Carl Panzram is sent to Leavenworth Prison for burglary. While there, he is brutally beaten by a guard. Neophyte guard Henry Lesser feels sympathy for Panzram, befriends him, and gets him ...
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Carl Panzram is sent to Leavenworth Prison for burglary. While there, he is brutally beaten by a guard. Neophyte guard Henry Lesser feels sympathy for Panzram, befriends him, and gets him to write his life story. Lesser learns that Panzram's past is much more violent than he thought, but also that he's capable of being a much better person than the rest of the prison staff believes - or so Lesser thinks. Written by
Jon Reeves <firstname.lastname@example.org>
There's something about a prison movie that's absolutely fascinating, I guess otherwise they wouldn't make the damn flicks. Maybe the safe look behind the bars is more convenient than actually being in a dark cell. "Killer: A Journal of murder" isn't just a prison movie, it's much more. It's an examination of the whole system. I decided to watch this movie accidentally because at the time there wasn't anything more interesting going on in the TV. My choice gave me a chance to see a fine film and an interesting journey to a criminal mind.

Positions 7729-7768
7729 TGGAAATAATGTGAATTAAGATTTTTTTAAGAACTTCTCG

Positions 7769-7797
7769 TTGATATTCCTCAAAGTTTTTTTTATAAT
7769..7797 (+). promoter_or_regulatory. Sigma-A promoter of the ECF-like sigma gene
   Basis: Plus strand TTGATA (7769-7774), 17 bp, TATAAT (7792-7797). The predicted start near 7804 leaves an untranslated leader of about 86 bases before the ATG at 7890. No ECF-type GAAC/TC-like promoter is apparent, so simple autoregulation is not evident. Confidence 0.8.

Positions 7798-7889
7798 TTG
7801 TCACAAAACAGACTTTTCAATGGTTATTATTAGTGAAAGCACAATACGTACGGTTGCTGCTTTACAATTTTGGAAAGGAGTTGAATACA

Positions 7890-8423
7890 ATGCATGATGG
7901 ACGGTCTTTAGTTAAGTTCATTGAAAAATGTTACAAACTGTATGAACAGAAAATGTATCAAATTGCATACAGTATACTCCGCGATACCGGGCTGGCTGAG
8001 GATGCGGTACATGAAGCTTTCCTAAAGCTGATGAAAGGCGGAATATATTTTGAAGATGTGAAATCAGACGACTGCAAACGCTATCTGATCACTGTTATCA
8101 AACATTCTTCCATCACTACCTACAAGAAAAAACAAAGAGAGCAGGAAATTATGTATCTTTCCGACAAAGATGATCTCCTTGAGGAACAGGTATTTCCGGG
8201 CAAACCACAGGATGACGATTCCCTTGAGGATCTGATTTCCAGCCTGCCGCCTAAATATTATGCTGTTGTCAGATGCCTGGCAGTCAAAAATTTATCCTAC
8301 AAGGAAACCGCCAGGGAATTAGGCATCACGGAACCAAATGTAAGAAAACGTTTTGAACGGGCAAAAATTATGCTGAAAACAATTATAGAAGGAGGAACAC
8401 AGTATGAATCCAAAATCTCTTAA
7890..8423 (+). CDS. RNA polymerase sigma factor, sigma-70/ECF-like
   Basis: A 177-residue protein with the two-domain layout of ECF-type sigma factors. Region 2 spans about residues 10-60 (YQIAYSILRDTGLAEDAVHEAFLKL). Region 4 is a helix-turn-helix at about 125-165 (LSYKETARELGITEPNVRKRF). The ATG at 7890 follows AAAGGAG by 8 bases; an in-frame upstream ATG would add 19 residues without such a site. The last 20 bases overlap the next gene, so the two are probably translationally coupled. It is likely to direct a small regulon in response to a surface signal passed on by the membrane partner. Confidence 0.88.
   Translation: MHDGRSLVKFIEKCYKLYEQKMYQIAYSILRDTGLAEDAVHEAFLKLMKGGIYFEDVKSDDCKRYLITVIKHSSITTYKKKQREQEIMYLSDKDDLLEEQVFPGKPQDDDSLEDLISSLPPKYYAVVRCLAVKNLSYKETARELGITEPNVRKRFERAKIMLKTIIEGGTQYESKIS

This is rather a strange film because it shows what kind of a brutal monster James Woods' character Carl Panzram is (murderer and rapist to start with) and it doesn't leave unclear any of his acts of cruelty. Then it makes the audience feel empathy for him. As far as I've seen, movie rarely makes the audience feel sorry for the bad guy - at least as bad as in this case. James Woods has an excellent role and his performance is one of the most notable of his career. I'm glad I watched the flick, it's always nice to find a whole new side in an already familiar actor. "Killer: A Journal of murder" is certainly a film to watch.
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